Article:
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Monday, December 31, 2007

November Existing Home Sales

by Calculated Risk on 12/31/2007 10:00:00 AM

The NAR reports that Existing Home sales were at 5 million (SAAR) unit rate in November.

Total existing-home sales – including single-family, townhomes, condominiums and co-ops – rose 0.4 percent to a seasonally adjusted annual rate1 of 5.00 million units in November from an upwardly revised pace of 4.98 million in October, but are 20.0 percent below the 6.25 million-unit level in November 2006.
Existing Home Sales NSA Click on graph for larger image.

The first graph shows the Not Seasonally Adjusted (NSA) sales per month for the last 3 years. Note that on an NSA basis, November sales were slightly below October.

The impact of the credit crunch is obvious as sales in September, October and November declined sharply from earlier in the year.

For existing homes, sales are reported at the close of escrow. So November sales were for contracts signed in September and October.

Existing Home Inventory The second graph shows nationwide inventory for existing homes. According to NAR, inventory was down slightly at 4.273 million homes for sale in November.
Total housing inventory declined 3.6 percent at the end of November to 4.27 million existing homes available for sale, which represents a 10.3-month supply at the current sales pace, down from a 10.7-month supply in October.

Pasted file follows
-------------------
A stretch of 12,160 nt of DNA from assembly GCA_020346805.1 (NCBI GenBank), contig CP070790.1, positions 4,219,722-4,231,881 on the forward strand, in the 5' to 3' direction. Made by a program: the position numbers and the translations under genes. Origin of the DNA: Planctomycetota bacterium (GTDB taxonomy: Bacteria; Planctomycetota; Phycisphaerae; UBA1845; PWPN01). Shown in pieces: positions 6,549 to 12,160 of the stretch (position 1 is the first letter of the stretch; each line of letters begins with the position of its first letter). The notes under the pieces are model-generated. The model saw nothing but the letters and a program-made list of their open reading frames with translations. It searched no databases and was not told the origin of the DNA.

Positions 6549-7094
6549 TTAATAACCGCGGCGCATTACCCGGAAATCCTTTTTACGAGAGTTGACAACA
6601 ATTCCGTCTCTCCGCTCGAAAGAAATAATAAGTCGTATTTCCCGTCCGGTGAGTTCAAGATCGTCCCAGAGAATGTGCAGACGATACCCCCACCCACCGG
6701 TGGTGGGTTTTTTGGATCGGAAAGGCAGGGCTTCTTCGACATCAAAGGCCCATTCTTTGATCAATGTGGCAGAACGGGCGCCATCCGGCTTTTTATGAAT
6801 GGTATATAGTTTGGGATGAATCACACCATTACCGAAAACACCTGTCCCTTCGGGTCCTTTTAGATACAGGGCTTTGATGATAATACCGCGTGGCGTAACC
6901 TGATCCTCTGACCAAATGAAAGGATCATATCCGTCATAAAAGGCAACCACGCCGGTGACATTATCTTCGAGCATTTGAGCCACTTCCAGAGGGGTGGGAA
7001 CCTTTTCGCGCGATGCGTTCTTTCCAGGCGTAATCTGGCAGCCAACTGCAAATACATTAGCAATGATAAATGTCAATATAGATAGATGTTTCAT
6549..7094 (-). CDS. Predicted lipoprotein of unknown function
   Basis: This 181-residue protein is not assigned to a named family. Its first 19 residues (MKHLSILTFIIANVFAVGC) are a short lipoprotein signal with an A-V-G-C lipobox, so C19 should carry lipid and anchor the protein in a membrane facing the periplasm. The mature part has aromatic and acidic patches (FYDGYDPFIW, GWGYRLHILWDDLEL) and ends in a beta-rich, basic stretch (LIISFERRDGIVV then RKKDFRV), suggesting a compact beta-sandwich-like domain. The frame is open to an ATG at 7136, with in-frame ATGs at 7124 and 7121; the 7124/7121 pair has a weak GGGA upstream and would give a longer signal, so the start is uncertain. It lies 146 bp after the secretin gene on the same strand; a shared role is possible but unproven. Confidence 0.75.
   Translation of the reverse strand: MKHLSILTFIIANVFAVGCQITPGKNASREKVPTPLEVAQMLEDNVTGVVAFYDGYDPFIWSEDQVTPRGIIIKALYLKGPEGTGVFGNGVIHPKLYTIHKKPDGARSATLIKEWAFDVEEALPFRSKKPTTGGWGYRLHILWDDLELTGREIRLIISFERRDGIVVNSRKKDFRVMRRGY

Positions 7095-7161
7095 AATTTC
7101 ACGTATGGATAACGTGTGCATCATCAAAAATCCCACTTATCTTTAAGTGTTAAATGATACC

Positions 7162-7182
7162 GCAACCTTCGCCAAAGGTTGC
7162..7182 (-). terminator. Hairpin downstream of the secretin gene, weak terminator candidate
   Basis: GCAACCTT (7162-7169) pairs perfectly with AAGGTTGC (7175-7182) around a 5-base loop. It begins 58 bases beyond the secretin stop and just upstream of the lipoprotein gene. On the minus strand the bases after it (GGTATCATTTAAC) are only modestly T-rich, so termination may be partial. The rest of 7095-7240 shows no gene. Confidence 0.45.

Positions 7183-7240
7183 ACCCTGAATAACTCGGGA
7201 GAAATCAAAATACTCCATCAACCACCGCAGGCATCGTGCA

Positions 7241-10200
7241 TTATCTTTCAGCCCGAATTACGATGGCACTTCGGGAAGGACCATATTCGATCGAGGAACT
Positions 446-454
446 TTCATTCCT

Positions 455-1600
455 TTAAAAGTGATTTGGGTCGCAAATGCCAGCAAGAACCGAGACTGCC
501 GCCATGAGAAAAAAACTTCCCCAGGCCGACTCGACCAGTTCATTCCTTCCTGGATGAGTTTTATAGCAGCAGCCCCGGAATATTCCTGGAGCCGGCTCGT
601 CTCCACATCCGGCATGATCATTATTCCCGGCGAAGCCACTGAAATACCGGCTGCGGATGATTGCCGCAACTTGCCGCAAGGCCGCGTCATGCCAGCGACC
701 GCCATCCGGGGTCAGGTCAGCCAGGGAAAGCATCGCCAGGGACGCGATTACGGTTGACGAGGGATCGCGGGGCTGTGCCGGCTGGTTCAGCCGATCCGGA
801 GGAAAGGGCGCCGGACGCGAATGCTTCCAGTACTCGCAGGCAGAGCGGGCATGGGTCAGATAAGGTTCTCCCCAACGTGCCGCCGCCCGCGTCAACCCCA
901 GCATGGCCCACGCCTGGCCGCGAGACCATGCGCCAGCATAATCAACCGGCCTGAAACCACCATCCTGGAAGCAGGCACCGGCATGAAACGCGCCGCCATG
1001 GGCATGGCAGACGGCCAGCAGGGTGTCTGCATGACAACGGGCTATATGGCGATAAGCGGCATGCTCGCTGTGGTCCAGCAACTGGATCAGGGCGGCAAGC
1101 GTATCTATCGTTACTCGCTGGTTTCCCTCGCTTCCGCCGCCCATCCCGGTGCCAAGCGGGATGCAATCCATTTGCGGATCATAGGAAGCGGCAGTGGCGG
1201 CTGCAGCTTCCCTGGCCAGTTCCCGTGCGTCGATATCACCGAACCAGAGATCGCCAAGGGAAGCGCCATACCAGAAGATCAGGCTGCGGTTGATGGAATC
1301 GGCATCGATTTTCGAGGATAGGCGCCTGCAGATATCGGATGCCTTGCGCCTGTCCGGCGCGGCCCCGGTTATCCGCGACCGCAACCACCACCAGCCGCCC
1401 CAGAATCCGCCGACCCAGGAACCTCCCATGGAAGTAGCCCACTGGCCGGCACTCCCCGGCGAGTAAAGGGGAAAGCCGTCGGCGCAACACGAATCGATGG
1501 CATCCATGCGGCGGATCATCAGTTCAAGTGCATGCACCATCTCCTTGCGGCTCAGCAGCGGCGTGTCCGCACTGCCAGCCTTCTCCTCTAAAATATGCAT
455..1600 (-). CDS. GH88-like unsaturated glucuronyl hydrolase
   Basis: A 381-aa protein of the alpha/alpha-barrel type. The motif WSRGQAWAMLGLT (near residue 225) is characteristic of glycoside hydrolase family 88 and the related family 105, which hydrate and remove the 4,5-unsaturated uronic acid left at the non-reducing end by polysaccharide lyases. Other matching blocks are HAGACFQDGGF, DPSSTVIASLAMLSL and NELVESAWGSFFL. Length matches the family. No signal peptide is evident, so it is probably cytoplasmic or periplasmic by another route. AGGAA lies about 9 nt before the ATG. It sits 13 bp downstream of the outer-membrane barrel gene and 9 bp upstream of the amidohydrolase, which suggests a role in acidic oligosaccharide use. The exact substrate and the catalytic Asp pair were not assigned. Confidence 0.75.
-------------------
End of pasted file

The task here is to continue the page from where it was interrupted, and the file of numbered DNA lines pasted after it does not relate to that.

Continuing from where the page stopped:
This is a slight decrease in the inventory level from the last few months, and the months of supply also decreased slightly to 10.3.

This is the normal historical pattern for inventory - inventory peaks at the end of summer and then stay fairly flat until the holidays (it then usually declines somewhat). This says nothing about the increasing anxiety of sellers and the rising foreclosure sales.

Existing Home Sales Months of Supply
This wasn't true in 2005 - as inventory continued to increase throughout the year - and that was one of the indicators that the housing boom had ended.

The third graph shows the 'months of supply' metric for the last six years.

Even if inventory levels stabilize, the months of supply could continue to rise - and possibly rise significantly - if sales continue to decline.

The fourth graph shows monthly sales (SAAR) since 1993.

Existing Home Sales This shows sales have now fallen to the level of December 2000.

More later today on existing home sales.